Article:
Brunni-Alpgschwänd Seilbahn, HergiswilOctober 22 in Switzerland ⋅ ☁️ 11 °C
Martha is 771m above sea level, in a hillside car park englufed by thick fog. The cable car we're parked next to apparently provides stunning views, but it's not looking that promising right now.
The short journey here provided us with our first glimpse of Lake Lucerne, but we soon turned off the main road and away from the valley floor, up a single track lane whose name
('Bergstrasse' or 'Mountain Road') tells you all you need to know. Luckily it dwindled out not long after the car park so we only met one vehicle on our climb.
We'd planned to take the gondola a further 455m up to Alp Gschwänd and walk down, but we bided our time, hoping visibility would improve. Late afternoon we decided to give up on the original plan and took a stroll along one of the many trails signposted. As the vapour in the air rolled over the slopes, it hid much of the landscape. However, it was forever flowing and in pockets where it was less dense it shone a kind if spotlight on nearby features we may not otherwise have paid attention to; a timber framed barn, a log pile, a small herd of Grey Alpine and Brown Swiss cattle. It gave the land a mystical feel and we were very glad we'd made the effort to get out and experience it.
During the day we listened to the sounds of the cable car, hikers out and about and the occasional car, truck or tractor. Overnight these sounds fell away and we were treated to complete silence as well as the pitch black darkness caused by the blanket of fog.
Sadly our leisure batteries are really struggling without much input from solar or the engine and the voltage had dropped very low. We didn't want to drain it further by putting the heating on, so it was a chilly start to the day.
There was no change in the weather so we were in two minds about spending money on the lift, but as it was only 7Sfr (£5.50) each, we decided to go for it anyway. There was no attendant at the base station, but there was a local who had a good rant to us about how Boris Johnson was the best thing since Churchill, how good and strong England is and how great it was that we were leaving the EU and taking control of our borders. Will, who understands and speaks German a lot better than Vicky, made several good arguments which were rebutted with a poke in the shoulder and more anti immigrant ranting. We were very relieved our new acquaintance didn't accompany us up the mountain.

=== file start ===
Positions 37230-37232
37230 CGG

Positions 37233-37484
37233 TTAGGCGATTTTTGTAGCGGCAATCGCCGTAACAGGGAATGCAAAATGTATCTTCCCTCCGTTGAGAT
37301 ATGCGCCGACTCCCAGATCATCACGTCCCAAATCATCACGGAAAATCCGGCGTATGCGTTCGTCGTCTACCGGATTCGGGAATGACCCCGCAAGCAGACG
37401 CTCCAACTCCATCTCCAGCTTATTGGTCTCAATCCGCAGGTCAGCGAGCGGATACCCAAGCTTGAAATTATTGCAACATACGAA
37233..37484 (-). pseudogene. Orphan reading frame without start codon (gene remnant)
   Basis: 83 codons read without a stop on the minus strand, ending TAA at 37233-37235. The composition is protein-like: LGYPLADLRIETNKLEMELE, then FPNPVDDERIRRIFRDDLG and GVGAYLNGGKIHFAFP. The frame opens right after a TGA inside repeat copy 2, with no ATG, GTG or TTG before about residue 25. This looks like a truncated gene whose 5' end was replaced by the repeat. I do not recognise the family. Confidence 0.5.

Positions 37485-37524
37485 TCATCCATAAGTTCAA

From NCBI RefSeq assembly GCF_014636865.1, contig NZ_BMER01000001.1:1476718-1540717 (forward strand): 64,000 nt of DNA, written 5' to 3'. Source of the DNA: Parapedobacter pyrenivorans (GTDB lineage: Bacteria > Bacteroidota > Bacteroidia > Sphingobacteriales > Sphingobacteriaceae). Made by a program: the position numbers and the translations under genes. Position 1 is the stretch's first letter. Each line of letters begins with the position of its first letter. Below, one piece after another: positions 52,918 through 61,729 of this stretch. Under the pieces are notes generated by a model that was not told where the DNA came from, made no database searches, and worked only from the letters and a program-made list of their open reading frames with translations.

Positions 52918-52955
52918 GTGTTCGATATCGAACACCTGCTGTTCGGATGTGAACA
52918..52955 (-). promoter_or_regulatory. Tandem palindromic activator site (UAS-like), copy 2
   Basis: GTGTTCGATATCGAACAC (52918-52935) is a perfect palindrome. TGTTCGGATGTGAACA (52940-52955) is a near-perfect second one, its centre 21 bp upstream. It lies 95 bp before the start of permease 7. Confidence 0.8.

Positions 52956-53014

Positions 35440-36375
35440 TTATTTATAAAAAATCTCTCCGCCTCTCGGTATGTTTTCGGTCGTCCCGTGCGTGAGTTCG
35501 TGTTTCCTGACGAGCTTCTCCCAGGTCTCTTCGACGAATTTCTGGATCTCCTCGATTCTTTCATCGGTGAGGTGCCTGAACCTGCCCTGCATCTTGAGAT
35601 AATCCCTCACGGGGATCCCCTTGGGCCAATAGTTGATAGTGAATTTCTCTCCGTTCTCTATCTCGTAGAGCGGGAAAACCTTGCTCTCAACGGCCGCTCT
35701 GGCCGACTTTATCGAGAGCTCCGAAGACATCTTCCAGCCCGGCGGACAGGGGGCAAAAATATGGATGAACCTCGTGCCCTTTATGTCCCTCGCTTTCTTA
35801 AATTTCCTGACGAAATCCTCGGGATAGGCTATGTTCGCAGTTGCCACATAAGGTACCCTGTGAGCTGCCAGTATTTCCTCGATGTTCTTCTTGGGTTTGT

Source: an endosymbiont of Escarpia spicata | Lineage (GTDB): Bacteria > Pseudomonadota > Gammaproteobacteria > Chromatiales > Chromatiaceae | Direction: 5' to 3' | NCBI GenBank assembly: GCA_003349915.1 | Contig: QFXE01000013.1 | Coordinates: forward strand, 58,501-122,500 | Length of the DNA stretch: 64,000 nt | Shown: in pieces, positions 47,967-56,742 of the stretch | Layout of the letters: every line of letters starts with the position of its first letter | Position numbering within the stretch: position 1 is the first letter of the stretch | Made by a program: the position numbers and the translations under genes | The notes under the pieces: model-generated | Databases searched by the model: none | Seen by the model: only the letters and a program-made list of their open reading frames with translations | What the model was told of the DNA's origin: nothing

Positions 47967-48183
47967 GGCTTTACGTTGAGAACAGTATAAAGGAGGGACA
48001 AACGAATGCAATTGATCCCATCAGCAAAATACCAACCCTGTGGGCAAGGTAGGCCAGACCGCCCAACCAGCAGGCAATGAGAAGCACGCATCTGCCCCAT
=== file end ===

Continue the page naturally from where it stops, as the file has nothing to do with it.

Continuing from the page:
Sitting in the gondola unable to see anything but white fuzz outside, we joked about the 'fabulous views', until all of a sudden the fog became less dense. We could see trees, the grass, something blue up above. To our shock and wonder, we emerged fully into brilliant sunshine and a beautiful clear sky. Above us the craggy peak of Mount Pilatus towered over the cable car station and restaurant which were at 1226m. Below was the most stupendous ocean of fog spreading for many kilometres until it met the jutting horizon of the Alps. Poking above the swirling white mass like islands in the sea, were a few taller hills, over which the fog flowed like a waterfall in places.
Dumbstruck, we tottered out of the gondola into hot air and approached the only other person around to pay our fares. Saying how stunning the view was, Will asked if it was like this yesterday. The attendant, who seemed unmoved by the sight, said it was only because of today's Föhn wind; a phenomenon we'd only recently encountered in Meiringen.
The descent via well marked trails was rather slower than predicted because we kept stopping to take in the astounding views. The sound from below was muffled by the vapour and we enjoyed being able to pick out sounds of birdsong and falling leaves. We dropped more than 300m, in bright clear conditions, through Alpine pastures dotted with pinky purple Meadow Saffron, our path taking an occasional foray into mixed forest. When we were 120m above Martha, we reentered the chill of the fog.
Over the rest of the day the visibility gradually improved, until we could eventually see all the way down to Lake Lucerne in the valley floor, albeit through a bit of a haze. Bizarrely, as darkness fell the temperature rose. At 7pm it was 20°C and it had only fallen by a degree when we stepped out at 9pm to search for stars. Another effect of the Föhn wind!Read more